The Senate Education Committee will take up House Bill 324 (Ensuring Dignity & Nondiscrimination/Schools) this afternoon at 2:00pm.
Many North Carolina educators worry the legislation will hamper the ability of teachers to openly discuss systemic inequities with their students.
Here’s how the Public School Forum described the legislation in May as it made its way through the state House:
…the most recent version of House Bill 324 incites a fear-based approach to limit teachers’ ability to discuss the reality of racism in the United States and would limit students’ engagement with history, current events, and personal health, as well as their social and emotional learning.
The bill will also hinder efforts at the school district level to understand and tackle the root cause of inequities in our educational system and address the opportunity gap. While non-discrimination and unity are worthy ideals for which we should all strive every day, this bill would take us further from these goals. The only way to truly work towards unity and nondiscrimination is to bravely and honestly reckon with our country’s complicated past and present.
We have made progress in the movement toward a more just and equitable world, but we still have much more work to do. Engaging students in these critical conversations and complex issues is an ideal way to enable students to analyze, question, and generate solutions to challenging, real world problems. By denying our students these opportunities, we also deny them their constitutional right to a sound basic education, and we put them, and our nation at a future disadvantage. We must not deny students this right simply because these truths are challenging and uncomfortable.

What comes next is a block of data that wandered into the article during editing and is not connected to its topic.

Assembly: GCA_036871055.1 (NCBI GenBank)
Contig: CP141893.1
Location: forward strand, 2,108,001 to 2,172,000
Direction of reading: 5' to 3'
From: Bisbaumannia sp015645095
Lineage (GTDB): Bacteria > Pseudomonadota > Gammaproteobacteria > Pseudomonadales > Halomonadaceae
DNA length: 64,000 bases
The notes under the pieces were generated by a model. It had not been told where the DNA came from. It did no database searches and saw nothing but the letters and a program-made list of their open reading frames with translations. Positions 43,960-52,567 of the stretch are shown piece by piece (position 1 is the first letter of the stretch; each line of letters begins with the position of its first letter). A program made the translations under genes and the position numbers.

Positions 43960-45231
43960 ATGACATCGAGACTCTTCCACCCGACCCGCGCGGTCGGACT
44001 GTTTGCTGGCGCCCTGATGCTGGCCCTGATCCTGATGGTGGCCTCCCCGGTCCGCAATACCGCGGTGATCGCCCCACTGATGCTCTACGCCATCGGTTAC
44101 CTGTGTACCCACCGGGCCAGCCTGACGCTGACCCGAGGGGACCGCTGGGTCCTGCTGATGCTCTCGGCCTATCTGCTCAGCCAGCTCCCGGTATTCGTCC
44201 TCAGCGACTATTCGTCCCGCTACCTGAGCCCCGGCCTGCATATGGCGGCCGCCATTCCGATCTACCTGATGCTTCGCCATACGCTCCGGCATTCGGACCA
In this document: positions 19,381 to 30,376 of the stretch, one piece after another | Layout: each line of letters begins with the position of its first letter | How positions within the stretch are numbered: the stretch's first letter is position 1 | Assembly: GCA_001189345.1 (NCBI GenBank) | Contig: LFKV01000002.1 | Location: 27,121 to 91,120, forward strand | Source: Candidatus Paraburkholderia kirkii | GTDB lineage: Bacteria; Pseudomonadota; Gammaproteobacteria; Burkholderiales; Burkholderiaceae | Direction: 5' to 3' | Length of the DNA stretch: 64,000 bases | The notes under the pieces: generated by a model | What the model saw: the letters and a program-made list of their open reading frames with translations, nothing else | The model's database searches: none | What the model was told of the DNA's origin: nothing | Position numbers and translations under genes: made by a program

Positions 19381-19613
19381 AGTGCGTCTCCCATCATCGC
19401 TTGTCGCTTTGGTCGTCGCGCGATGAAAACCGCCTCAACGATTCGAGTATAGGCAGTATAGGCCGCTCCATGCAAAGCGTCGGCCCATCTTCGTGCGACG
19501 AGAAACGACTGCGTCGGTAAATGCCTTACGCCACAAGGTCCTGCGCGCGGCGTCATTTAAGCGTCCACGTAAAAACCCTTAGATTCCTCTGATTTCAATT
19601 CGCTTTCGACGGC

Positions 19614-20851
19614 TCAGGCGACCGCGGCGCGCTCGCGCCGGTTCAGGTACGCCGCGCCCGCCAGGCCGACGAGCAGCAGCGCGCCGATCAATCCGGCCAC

Our students are ready to learn and reimagine a better future for us all. And, in order to do so, we must ensure that they are equipped with the facts and have the knowledge and skills to lead us there.
Policy Watch education reporter Greg Childress will be monitoring today’s Senate committee meeting.
The second education story you’ll want to watch will be over in Chapel Hill as the UNC Faculty Council will hold an emergency meeting amid concerns that the school’s Board of Trustees and UNC System Board of Governors are considering replacing Chancellor Kevin Guskiewicz.
Guskiewicz has come under fire recently for the handling of the tenure controversy of acclaimed journalist Nikole Hannah-Jones.
New members of the UNC-CH Board of Trustees are being sworn in this week and could press for his removal.
Mimi Chapman, chairwoman of UNC faculty, telling the Raleigh News & Observer the optics would be terrible:
…removing Guskiewicz as chancellor would be a “threat to the well-being of our campus,” particularly at a time when the university is also searching for a new provost.
Hannah-Jones, for who declined UNC for Howard University after a tumultuous tenure battle, responded to news this way:
I told you: It has always been bigger than me. https://t.co/Wef3t9NGFx
— Ida Bae Wells (@nhannahjones) July 13, 2021
Though much of today’s Faculty Council meeting will be in closed session, a livestream will be available at this link starting at 3:00pm.